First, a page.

It is that festive time of year, and once again it is time for the annual ocean liner inspired Christmas lunch. This year, all the dishes were specifically chosen from Cabin Class menus from the 1930s
🔸 Soup: Potage St. Cloud, served with Manzanilla sherry (R.M.S. Ascania, 1935)
🔸 Fish: Halibut Grenobloise, served with Saint-Véran (S.S. Montcalm, 1933)
🔸 Punch: Sorbet aux [sic] Fraise (R.M.S. Franconia, 1930)
🔸 Main: "Tournedos" of beef, St. Laurent, with Pont Neuf potatoes and Brussels sprouts, served with Haut-Médoc (M.V. Georgic, 1935)
🔸 Dessert: Washington Pudding, served with port (S.S. Westernland, 1932)
As we approach the Festive season and the end of 2023, I would like to thank all those who have supported Cabin Liners by liking, following, and engaging with our content on Instagram and Facebook. Looking forward to the year ahead, I am looking for new ways to expand the website and offer additional content to all of our wonderful enthusiasts for ocean travel in the 1920s and 1920s.
I am in the process of establishing a creator profile of Patreon. This will provide a way for followers to offer a small token of financial support for Cabin Liners, in exchange for additional content and early access to our articles. There are currently two membership tears offered on Patreon:
We will use the Patreon revenue to support site hosting, software and font licensing, and other administrative expenses associated with running the website. Of course, Patreon offers something a little bit extra. All of our regular content will continue, along with an increasing expansion of the website to include more 'Step Aboard' tours, blog articles, and additional resources.
Thank you once again for all your support. I like forward to growing Cabin Liners and sharing the world of 1920s/30s ocean travel with you in 2024!
Webmaster / Author
Thanks to its popularity on the Cabin Liner Instagram, it has become a tradition in my household to cook an ocean liner inspired Christmas lunch. This year's lunch was a treat to prepare. Here is the full menu for those who are not on Instagram, with details of the ships which inspired the recipes:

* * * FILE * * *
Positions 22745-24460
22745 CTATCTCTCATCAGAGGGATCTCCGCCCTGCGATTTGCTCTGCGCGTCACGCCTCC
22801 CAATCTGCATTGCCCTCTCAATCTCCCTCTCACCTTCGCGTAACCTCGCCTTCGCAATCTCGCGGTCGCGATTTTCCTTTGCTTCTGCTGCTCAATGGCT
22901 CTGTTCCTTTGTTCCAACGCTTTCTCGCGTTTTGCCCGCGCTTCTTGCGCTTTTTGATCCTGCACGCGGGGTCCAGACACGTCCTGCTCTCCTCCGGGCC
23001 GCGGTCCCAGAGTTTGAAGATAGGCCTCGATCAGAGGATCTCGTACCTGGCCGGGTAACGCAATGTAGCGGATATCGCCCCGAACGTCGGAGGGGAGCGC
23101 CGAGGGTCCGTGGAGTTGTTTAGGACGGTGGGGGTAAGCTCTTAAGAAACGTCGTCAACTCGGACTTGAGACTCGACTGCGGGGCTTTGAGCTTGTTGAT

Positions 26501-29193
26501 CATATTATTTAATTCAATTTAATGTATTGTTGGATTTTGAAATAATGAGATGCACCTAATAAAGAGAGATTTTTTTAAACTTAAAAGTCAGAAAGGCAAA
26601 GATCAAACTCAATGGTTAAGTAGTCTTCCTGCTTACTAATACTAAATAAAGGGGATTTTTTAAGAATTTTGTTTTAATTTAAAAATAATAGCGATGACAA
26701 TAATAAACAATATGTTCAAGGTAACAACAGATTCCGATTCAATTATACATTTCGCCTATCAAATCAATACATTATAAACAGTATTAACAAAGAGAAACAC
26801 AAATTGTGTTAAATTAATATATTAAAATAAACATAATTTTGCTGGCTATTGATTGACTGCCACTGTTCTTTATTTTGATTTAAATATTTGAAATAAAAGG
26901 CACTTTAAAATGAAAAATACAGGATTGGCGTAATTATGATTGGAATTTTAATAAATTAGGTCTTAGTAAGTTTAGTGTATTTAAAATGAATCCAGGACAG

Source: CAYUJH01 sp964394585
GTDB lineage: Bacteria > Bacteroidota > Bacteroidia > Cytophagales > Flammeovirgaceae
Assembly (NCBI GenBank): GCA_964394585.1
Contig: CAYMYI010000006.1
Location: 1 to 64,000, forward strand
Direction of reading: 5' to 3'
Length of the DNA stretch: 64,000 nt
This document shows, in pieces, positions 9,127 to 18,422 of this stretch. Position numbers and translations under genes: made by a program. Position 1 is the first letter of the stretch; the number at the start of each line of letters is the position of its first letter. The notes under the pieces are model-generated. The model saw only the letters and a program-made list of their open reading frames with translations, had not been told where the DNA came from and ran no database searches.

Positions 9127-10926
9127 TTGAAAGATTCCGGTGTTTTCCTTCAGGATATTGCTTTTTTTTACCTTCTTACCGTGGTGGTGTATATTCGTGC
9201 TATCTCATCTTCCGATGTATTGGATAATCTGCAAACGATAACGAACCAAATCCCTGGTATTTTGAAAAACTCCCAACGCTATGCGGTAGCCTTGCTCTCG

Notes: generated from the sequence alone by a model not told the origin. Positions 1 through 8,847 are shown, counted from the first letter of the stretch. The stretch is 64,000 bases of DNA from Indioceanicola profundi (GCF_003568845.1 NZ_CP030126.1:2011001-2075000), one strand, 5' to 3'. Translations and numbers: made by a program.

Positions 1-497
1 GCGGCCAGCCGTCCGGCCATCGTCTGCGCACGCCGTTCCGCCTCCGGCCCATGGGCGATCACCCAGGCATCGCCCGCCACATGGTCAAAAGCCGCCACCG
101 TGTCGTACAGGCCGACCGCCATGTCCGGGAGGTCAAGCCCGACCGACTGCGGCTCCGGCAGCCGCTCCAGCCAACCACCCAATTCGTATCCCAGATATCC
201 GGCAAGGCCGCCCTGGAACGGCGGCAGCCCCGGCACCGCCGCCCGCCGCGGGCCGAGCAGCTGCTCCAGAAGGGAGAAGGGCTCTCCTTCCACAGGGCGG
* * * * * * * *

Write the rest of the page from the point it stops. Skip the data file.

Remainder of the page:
🔸 Soup: Pommes de Purée Parmentier, served with Manzanilla sherry (R.M.S. Majestic, À La Carte Restaurant, 1926)
🔸 Fish: Paupiettes de Sole Bordelaise, served with Riesling (M.V. Britannic, Cabin Class, 1931)
🔸 Punch: Clementine, Cherry, and Brandy, served with crémant/champagne (Modern but inspired by Edwardian flavours)
🔸 Main: Roast "ducking" with potatoes and green vegetables, served with Bordeaux or more champagne (R.M.S. Majestic, Tourist Class, 1929)
🔸 Dessert: Poires à l'Impératrice, Savarin Montmorency, served with port and coffee (R.M.S. Olympic, À La Carte Restaurant, 1922)
Sometimes a collector finds interesting links across time. This is a piece of sheet music which was published by the prominent New York based music producers Leo Feist in 1913. The song “He’s on a boat that sailed last Wednesday” appears to have specifically commissioned by the Cunard Steamship Company to promote R.M.S. Mauretania. By the beginning of the First World War, Leo Feist were one of the seven largest music firms in the world and part of New York’s famous “Tin Pan Alley” collection of music producers and songwriters who dominated the popular music scene from the 1880s until the late 1930s.
The 1920s and 1930s were a new age in ocean travel. Leading up to the First World War, La Belle Époque had been a combined age of increasingly comfortable ocean travel and mass migration. Fueled by fierce economic competition, rapid technological development, and concern for national status, shipping companies and national governments were engaged in a constant battle of one-upmanship for the fastest, smoothest, and best equipped transatlantic liners. All passengers enjoyed increasing comfort - from the vastly improved welfare and facilities for third class immigrants, to the opulent design and innovative facilities in first class accommodation.
The war brought about a changed world. Shipping companies were gradually forced to adapt but their evolution ushered in a second golden age of the ocean liner. Increased prosperity opened up travel to many and newly restrictive U.S. immigration law shifted focus away from migrants to a new class of traveller. This was the birth of the ‘Cabin Liner’ era. Whilst First Class remained on the great express liners, passengers on smaller vessels could take advantage of the new Cabin Class, providing the comfort and service of first class at almost second class rates. Meanwhile, much of the once vast Third Class gradually gave way to the new Tourist-Third Cabin. Open spaces once filled by immigrants searching for a better life were replaced by neat, modern cabins for students, backpackers, and a new class of holiday makers. A new world brought about a new understanding of ocean travel.
Cabin Ships are the result of public demand for luxury in transatlantic travel at moderate rates. The Cabin Traveler enjoys every comfort and many of the luxuries of the great express liners - and yet for a pleasingly smaller fare.